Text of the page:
Along with all of CASTE’s collaborators, Simon is looking forward to the Spring issue, which is set to be released in April 2022, and, according to Simon, will include “selected papers from a high-level conference being held this month in the U.K. on Anti-Caste Thought: Theory, Politics and Culture.” 

A unique component of CASTE is the multigenerational voices published in each issue, from a wide range of disciplines. According to the website, the journal aims to “advance peer-reviewed scholarship across disciplines, provide an opportunity for young scholars to publish along with established senior researchers, and present themed issues with guest editors.” 

To Simon, giving opportunities for new scholars to publish their work helps to foster mentor relationships and give space to a diverse collection of voices. 

CASTE’s Editorial Advisory Board is composed of 30 leading scholars including economists, philosophers, ethicists, and others from 10 countries in Asia, North America, and Africa. The diversity in ages, disciplines, and backgrounds of those involved with CASTE allows the journal to maintain high academic standards while also showcasing a wide range of perspectives and research. 

Younger scholars are encouraged by Simon to tie self-reflections and personal experience to their qualitative research. 

“We publish young poets and even those who write in a more auto-ethnographic manner. Our commitment extends to our matching selected young scholars with seasoned academic mentors. And our journal sponsors an international competition annually (though suspended during the pandemic) for the Bluestone Emerging Scholar Prize,” Simon wrote. 

Accessibility remains an integral part of CASTE’s vision, a feature which the collaboration with JSTOR will expand on a global scale.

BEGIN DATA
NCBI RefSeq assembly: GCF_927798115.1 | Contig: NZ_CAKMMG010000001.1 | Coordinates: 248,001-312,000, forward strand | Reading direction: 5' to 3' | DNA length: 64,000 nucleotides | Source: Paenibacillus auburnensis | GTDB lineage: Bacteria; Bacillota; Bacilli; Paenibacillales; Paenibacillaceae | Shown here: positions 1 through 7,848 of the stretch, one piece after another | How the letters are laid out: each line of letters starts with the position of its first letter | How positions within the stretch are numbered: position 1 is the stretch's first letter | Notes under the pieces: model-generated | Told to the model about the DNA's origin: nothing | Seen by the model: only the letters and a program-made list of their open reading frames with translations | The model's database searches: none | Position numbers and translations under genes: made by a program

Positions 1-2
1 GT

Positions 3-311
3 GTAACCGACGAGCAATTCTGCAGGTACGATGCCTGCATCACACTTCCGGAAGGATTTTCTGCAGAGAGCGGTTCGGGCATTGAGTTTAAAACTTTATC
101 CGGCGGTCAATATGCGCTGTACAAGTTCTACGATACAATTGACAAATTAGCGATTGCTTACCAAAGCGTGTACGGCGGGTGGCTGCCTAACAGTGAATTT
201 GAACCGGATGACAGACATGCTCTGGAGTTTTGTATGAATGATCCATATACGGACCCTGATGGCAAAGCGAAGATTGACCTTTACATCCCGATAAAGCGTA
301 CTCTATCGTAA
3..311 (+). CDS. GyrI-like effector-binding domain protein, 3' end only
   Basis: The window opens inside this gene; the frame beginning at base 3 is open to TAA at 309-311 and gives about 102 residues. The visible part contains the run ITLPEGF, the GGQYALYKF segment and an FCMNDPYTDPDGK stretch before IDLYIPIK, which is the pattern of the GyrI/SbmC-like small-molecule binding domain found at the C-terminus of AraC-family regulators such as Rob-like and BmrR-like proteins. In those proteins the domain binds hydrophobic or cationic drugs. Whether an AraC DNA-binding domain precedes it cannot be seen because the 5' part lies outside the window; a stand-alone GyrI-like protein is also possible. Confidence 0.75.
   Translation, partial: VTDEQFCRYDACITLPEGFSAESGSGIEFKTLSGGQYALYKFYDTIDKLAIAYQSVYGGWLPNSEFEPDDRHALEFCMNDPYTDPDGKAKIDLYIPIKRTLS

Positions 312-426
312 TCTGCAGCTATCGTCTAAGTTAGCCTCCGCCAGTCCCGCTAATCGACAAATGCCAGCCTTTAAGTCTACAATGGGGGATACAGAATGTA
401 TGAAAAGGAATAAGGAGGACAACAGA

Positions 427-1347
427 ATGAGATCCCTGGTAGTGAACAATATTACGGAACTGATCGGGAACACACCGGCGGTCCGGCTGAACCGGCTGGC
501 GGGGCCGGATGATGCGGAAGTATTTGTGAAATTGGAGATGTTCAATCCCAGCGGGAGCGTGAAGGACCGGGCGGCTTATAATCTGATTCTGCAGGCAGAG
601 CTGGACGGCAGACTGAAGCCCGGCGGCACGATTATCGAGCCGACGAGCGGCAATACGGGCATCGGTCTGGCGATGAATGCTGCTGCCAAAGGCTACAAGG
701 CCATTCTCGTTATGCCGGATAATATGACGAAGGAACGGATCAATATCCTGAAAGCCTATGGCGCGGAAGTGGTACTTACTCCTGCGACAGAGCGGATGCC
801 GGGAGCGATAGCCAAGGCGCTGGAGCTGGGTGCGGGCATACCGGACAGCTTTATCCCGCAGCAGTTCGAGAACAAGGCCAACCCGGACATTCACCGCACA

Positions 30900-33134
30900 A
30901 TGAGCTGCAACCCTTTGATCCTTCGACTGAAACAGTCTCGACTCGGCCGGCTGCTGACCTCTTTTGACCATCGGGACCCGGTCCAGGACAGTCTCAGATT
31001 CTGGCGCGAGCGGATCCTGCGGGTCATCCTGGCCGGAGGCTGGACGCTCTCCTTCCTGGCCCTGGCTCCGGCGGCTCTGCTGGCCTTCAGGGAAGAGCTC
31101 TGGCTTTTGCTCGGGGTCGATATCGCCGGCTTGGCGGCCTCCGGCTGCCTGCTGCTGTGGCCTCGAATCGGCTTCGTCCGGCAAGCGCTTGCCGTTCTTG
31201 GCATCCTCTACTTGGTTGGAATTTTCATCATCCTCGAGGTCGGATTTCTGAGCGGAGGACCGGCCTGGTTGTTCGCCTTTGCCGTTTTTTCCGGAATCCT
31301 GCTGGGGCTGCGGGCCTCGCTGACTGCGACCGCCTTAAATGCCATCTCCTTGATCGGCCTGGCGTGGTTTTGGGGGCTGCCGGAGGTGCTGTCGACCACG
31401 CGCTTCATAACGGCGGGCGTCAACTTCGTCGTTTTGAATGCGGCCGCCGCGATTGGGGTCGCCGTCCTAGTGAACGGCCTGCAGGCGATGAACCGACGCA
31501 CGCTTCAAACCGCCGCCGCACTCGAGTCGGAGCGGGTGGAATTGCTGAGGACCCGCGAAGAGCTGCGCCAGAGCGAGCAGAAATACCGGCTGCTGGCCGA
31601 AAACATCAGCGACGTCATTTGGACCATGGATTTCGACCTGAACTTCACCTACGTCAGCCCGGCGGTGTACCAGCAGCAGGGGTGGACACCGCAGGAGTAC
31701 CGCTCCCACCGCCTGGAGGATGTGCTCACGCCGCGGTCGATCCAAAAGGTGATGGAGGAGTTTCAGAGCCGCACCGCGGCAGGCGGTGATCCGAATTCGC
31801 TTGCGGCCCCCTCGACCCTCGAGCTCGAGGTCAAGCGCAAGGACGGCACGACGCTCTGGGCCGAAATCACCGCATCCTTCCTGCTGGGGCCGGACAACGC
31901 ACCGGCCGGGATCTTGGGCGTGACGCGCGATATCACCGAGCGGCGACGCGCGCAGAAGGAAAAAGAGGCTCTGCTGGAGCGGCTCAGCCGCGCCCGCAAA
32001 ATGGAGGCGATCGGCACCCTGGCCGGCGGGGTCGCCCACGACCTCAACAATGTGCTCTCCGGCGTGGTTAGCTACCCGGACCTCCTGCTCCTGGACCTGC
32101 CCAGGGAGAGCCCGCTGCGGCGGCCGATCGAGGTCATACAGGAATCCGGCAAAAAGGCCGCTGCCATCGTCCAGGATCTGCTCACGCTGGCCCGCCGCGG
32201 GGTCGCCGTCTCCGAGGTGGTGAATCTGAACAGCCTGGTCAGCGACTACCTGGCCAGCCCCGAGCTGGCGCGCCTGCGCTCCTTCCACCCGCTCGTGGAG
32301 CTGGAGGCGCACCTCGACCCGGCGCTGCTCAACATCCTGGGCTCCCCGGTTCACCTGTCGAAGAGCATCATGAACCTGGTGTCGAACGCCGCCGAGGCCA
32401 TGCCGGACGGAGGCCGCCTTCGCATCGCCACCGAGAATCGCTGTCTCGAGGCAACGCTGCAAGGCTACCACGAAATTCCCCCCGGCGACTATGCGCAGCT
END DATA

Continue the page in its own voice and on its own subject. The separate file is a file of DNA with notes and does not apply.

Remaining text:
“Many fine journals are managed by publishing houses with significant staff costs. This results in subscription costs for individuals and institutions that many just cannot afford,” Simon noted, mentioning access and downloading fees, “These financial barriers block access to important scholarship for huge numbers of university students and even established scholars throughout the developing countries as well in the U.S.”

Simon hopes that new readers of CASTE can educate themselves through the articles and gain knowledge on Brandeis’ significant history of incorporating anti-caste precautions into their non-discrimination policies. He specifically noted that Brandeis was the first university in the U.S. to use this language in their policies, as caste realities can affect some students at Brandeis and other universities. 

“The journal was founded to advance peer-reviewed scholarship into caste and other inter-generational and hierarchical oppression. Our style is to publish research that is written in an accessible manner so that people across many disciplines, ages, and levels of familiarity with caste will benefit. The South Asian caste system is a largely unknown or misunderstood social phenomenon to those for whom it is not part of their cultural background,” Simon said.